Performance degradation

I’m running a Nextcloud server for a couple of users for about a year now. I have noticed that since about November last year, the performance degraded in the sense that the CPU usage of the VM increased a lot.

The server runs:

  • 2 Cores, 2 GB of RAM
  • Ubuntu 18.04
  • at the moment NextCloud 17.0.2
  • the PHP 7.2 that comes with Ubuntu 18.04
  • MariaDB 10.1 that comes with Ubuntu
  • Apache 2.4.29 that comes with Ubuntu

So it is a pretty simple and straight forward setup.

What alarms me is the CPU usage graph from vSphere over a year:

The CPU usage goes up early November last year.
At this time, I updated to NextCloud 16.06 (16.01 was in May 2019)
The next significant increase was 2nd half of December when I updated to 17.0.2 …

Over the last day it looks like this:

So it is not a permanent usage but regular spikes.
The gap this morning was after I updated Ubuntu and rebooted at 8:25.
The spikes are even during the night when I think that not too many users use it.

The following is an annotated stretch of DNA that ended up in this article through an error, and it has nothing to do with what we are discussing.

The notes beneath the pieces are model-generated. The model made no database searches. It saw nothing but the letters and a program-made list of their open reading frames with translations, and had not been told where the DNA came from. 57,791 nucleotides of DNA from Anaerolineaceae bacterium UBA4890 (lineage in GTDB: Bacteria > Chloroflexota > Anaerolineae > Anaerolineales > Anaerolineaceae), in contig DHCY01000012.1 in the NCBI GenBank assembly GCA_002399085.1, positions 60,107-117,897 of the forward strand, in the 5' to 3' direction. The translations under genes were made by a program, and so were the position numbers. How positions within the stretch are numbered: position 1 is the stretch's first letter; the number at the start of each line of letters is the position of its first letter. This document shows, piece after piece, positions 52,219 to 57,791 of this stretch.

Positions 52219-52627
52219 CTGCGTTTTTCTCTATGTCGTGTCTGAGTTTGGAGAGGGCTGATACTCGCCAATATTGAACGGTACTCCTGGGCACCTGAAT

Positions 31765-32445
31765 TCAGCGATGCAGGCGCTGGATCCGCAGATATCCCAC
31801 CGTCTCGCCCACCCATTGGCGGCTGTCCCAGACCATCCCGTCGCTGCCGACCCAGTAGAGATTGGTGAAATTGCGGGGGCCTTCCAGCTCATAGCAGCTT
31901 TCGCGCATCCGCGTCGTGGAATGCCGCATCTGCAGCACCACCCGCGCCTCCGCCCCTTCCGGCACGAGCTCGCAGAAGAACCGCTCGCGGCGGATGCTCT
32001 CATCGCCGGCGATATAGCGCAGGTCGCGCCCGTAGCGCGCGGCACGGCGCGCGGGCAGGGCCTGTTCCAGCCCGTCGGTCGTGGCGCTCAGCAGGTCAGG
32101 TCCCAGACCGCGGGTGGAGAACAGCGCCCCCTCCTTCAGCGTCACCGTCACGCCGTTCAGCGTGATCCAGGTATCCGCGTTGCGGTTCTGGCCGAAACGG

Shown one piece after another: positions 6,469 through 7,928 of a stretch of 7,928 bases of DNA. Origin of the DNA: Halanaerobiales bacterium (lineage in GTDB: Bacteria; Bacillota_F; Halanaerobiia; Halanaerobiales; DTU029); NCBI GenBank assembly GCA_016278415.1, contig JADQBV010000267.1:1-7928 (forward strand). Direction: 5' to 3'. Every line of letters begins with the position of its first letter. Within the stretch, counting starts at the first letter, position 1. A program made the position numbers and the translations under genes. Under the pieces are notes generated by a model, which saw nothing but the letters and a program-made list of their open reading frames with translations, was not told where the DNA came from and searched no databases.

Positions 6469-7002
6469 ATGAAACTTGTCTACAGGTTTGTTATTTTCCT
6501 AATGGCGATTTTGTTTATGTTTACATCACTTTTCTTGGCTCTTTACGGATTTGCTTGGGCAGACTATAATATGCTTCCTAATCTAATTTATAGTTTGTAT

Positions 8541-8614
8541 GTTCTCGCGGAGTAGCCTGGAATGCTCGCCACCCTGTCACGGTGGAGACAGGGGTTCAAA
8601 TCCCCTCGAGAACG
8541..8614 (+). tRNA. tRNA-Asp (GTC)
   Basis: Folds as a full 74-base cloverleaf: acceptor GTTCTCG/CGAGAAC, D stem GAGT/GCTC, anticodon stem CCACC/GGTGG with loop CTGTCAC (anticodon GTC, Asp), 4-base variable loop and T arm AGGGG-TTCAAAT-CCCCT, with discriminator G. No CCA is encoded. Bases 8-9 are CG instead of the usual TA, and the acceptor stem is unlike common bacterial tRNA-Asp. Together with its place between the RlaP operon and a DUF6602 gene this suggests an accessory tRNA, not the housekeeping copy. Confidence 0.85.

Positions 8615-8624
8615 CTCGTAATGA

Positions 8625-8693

But there are certainly a number of PC/Smartphones than sync in the background 24 hours.

Using top I can see that most of the CPU is spent in mysqld but also in apache2.
The system checks of NextCloud are all green …

Does anyone else see such a behaviour?
What would you suggest where to start looking for the cause?

I’ve personally not seen this behavior yet, but are you e.g. using Redis for caching purposes? At night a cron job most likely is activated which scans and updates the file tables etc. So it would be worse to check that too.

No, I did not set up a Redis cache.

I think you should give it a try, because its purpose is to speed-up many things.

While that might speed up … I did not see a need before for such a small server and user count.
It would still be good to know what caused the CPU usage increase with 16.0.6 and then again with 17.0.2.

I recall two performance related issues:

  1. a infinite loop caused by xml parsing for some searchdav requests. Fix was released with 17.0.2.

  2. a change by php to use higher default values for password hashing. There is no way to change those values without touching the code but a patch to make those values configurable is prepared and will be released to 16 / 17 / 18.

To follow up with the “solution”:
I did finally find out that the performance problem was caused by a runaway client causing the high load. It was a browser add-on (“floccus”) for synchronizing bookmarks into Nextcloud with its “Bookmarks” app. For some reason the sync content was corrupted, causing endless re-syncing. Deleting the content and re-creating the connection solved the problem.